Monday, September 8, 2014
Farewell to Washington: Temporarily?
A week ago, we were pondering whether Rangers manager Ron Washington hadn't stepped a little too far into unreality when he said publicly he needed elbow-addled Yu Darvish back on the mound post haste, the day before if possible, the better to keep Darvish from quitting on his teammates. Washington's words, not mine. A week later, Washington himself has quit.
The universal reaction seems somewhere between shock and sorrow. It was bad enough that Washington had sounded as though he was willing to sacrifice a pitcher's career to preserve his team's unity, which is exactly how he sounded when he said of Darvish's elbow issue, "He's got inflammation? I've got inflammation."
Washington backpedaled fast enough when general manager Jon Daniels stood by Darvish, but his reputation as a players' manager took a body blow with the apology and the don't-quit-on-his-teammates addendum. Days later, the Rangers, whose season was blown up early and often by a rash of injuries that probably drove Washington quietly mad, became the first team in baseball to be eliminated mathematically from a pennant race they probably knew was over for them as far back as the end of April. And they shut Darvish down for the season after Washington stepped aside.
Worse, though, is the thought that something outside the game and inside his family is now taking Washington away from it. Nobody seems to know what the issue is and Washington isn't saying it publicly just yet. But everyone wishes him well and hopes he can return to baseball as soon as possible. Whether that includes returning to the Rangers' or someone else's dugout might be another matter entirely.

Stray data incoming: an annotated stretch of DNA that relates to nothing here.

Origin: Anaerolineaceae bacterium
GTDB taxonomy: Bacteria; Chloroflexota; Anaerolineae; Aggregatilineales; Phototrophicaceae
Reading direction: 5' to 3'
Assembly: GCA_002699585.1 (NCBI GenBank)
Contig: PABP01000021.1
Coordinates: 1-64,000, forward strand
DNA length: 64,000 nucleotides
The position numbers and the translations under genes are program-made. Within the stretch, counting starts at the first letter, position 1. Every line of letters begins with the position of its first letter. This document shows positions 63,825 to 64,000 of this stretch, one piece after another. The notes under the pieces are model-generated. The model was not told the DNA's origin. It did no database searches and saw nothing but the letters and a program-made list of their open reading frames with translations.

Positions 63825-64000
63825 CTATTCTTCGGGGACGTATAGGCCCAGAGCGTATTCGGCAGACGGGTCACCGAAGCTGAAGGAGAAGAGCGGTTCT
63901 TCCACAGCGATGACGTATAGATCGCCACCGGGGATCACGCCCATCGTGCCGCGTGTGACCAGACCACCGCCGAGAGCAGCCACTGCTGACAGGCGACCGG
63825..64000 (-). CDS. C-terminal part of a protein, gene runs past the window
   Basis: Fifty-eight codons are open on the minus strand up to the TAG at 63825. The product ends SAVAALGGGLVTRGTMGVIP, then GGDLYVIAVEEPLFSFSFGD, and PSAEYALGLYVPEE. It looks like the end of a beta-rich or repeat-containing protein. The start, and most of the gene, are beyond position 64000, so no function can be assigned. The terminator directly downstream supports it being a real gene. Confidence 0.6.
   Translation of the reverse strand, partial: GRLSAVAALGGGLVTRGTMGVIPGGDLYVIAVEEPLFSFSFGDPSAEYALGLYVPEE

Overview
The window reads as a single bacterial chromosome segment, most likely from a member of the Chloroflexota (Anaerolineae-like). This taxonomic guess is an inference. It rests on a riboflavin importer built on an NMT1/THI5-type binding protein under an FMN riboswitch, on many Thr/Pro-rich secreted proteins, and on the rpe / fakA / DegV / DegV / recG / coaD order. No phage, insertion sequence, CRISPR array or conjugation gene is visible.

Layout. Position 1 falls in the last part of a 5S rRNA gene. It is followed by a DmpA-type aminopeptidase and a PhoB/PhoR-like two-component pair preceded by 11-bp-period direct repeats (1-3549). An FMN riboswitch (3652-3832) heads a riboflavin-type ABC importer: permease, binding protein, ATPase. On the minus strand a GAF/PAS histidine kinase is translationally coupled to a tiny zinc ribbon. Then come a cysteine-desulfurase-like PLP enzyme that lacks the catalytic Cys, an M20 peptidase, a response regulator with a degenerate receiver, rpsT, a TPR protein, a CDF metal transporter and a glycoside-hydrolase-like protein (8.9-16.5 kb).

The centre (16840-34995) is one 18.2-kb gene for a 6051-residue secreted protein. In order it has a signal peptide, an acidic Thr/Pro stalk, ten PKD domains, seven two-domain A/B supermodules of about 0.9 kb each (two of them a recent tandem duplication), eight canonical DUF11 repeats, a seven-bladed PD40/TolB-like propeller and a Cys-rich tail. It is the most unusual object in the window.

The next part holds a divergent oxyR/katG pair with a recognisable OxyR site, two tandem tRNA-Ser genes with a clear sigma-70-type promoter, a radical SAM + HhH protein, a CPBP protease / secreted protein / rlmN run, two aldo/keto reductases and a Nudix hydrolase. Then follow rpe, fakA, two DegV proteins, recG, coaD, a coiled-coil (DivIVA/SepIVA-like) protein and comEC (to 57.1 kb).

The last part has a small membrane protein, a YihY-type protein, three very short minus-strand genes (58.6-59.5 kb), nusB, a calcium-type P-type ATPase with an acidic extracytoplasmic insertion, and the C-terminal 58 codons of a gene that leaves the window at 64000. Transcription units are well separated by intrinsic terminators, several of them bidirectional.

Washington is both the winningest manager in the history of a franchise born in Washington as the Senators II and the man who led the Rangers to back-to-back World Series and came up short in each despite being favorites to win either or both. His teams have gone 18-16 in postseason play. Striking enough about teams good enough to win either or even both World Series to which they went. Worse is that he had the Rangers, one way or the other, to within a strike of winning the 2011 Series twice, in the ninth and 10th innings of Game 6, and those Rangers couldn't pull the trigger.
To what extent was that Washington's fault? Perhaps not as much as you might think if you remember that Series. But in a 2011 Series in which both managers managed to outsmart themselves at one or another point, Washington ended up being on the short end fatally.
He lost faith enough in his bullpen that he sent Derek Holland, who'd pitched a masterpiece against the Cardinals in Game 4 ("Right before the game, he gave me a nice smack in the face," Holland would remember), out of the pen in Game 6, leaving him unavailable for a potential Game 7. He also failed to take advantage of the rain delay that pushed Game Six back and start C.J. Wilson in Game Seven on three days' rest, opting instead for a Matt Harrison who couldn't get out of the fourth inning in Game 3
He went to the dubious no-doubles defense at the worst possible time twice in Game 6, with two out in the bottom of the ninth and the 10th and the Rangers a strike away from champagne and rings in each. First, David Freese burned him with a two-run, stand-up, tying triple beyond right fielder Nelson Cru in the ninth. Then, after walking Albert Pujols to load the bases in the tenth, Lance Berkman burned him with a game-tying quail to short center field. Setting it up for Freese to end it with a first-pitch lead-off bomb in the 11th.
Game 6 lost, Game 7 to be lost behind a shaky Harrison while the Rangers failed to take advantage of a Chris Carpenter who was ailing early, but who was left just enough room to regroup and have his way with the Rangers after holding things to a two-all tie in the first two innings. By stubbornly staying with his set rotation and essentially letting his shaky Series bullpen call the dance, Washington managed himself out of a World Series he was twice a strike from winning.
Washington's sins could be forgiven even allowing that he was out-managed in that World Series by a Tony La Russa who wasn't necessarily managing his best, either. Washington's best side was keeping his clubhouse and dugout evenly keeled in the best and worst days. His worst side was not seeing the big picture for the immediate view, and it cost his teams championships they could have secured.